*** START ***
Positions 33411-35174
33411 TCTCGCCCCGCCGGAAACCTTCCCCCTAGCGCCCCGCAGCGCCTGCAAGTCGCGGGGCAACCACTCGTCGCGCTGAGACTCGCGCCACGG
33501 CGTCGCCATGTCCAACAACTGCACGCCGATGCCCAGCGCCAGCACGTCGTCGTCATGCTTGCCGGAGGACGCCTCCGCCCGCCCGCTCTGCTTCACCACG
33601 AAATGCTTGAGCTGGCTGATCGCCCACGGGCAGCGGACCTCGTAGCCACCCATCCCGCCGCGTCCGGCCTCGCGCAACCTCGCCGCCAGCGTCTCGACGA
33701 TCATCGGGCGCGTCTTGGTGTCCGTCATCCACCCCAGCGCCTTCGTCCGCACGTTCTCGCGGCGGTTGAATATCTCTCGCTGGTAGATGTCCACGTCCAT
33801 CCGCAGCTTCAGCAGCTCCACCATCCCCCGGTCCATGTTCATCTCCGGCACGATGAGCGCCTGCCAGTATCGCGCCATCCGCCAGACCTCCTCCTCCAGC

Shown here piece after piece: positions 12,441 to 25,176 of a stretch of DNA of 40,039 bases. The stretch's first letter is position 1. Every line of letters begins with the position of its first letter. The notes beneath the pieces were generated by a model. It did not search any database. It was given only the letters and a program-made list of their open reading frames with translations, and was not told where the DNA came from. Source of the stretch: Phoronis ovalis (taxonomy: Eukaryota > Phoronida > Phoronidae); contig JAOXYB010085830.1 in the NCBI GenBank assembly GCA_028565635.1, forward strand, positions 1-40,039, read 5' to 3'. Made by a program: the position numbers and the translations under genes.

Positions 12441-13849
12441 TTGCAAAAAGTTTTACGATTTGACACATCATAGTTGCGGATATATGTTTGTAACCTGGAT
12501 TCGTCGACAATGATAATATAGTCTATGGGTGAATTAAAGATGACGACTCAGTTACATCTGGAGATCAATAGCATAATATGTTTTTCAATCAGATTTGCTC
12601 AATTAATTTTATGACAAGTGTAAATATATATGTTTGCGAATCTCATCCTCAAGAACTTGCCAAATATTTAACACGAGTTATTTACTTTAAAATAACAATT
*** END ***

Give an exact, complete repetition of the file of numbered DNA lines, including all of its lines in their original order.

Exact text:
Positions 33411-35174
33411 TCTCGCCCCGCCGGAAACCTTCCCCCTAGCGCCCCGCAGCGCCTGCAAGTCGCGGGGCAACCACTCGTCGCGCTGAGACTCGCGCCACGG
33501 CGTCGCCATGTCCAACAACTGCACGCCGATGCCCAGCGCCAGCACGTCGTCGTCATGCTTGCCGGAGGACGCCTCCGCCCGCCCGCTCTGCTTCACCACG
33601 AAATGCTTGAGCTGGCTGATCGCCCACGGGCAGCGGACCTCGTAGCCACCCATCCCGCCGCGTCCGGCCTCGCGCAACCTCGCCGCCAGCGTCTCGACGA
33701 TCATCGGGCGCGTCTTGGTGTCCGTCATCCACCCCAGCGCCTTCGTCCGCACGTTCTCGCGGCGGTTGAATATCTCTCGCTGGTAGATGTCCACGTCCAT
33801 CCGCAGCTTCAGCAGCTCCACCATCCCCCGGTCCATGTTCATCTCCGGCACGATGAGCGCCTGCCAGTATCGCGCCATCCGCCAGACCTCCTCCTCCAGC

Shown here piece after piece: positions 12,441 to 25,176 of a stretch of DNA of 40,039 bases. The stretch's first letter is position 1. Every line of letters begins with the position of its first letter. The notes beneath the pieces were generated by a model. It did not search any database. It was given only the letters and a program-made list of their open reading frames with translations, and was not told where the DNA came from. Source of the stretch: Phoronis ovalis (taxonomy: Eukaryota > Phoronida > Phoronidae); contig JAOXYB010085830.1 in the NCBI GenBank assembly GCA_028565635.1, forward strand, positions 1-40,039, read 5' to 3'. Made by a program: the position numbers and the translations under genes.

Positions 12441-13849
12441 TTGCAAAAAGTTTTACGATTTGACACATCATAGTTGCGGATATATGTTTGTAACCTGGAT
12501 TCGTCGACAATGATAATATAGTCTATGGGTGAATTAAAGATGACGACTCAGTTACATCTGGAGATCAATAGCATAATATGTTTTTCAATCAGATTTGCTC
12601 AATTAATTTTATGACAAGTGTAAATATATATGTTTGCGAATCTCATCCTCAAGAACTTGCCAAATATTTAACACGAGTTATTTACTTTAAAATAACAATT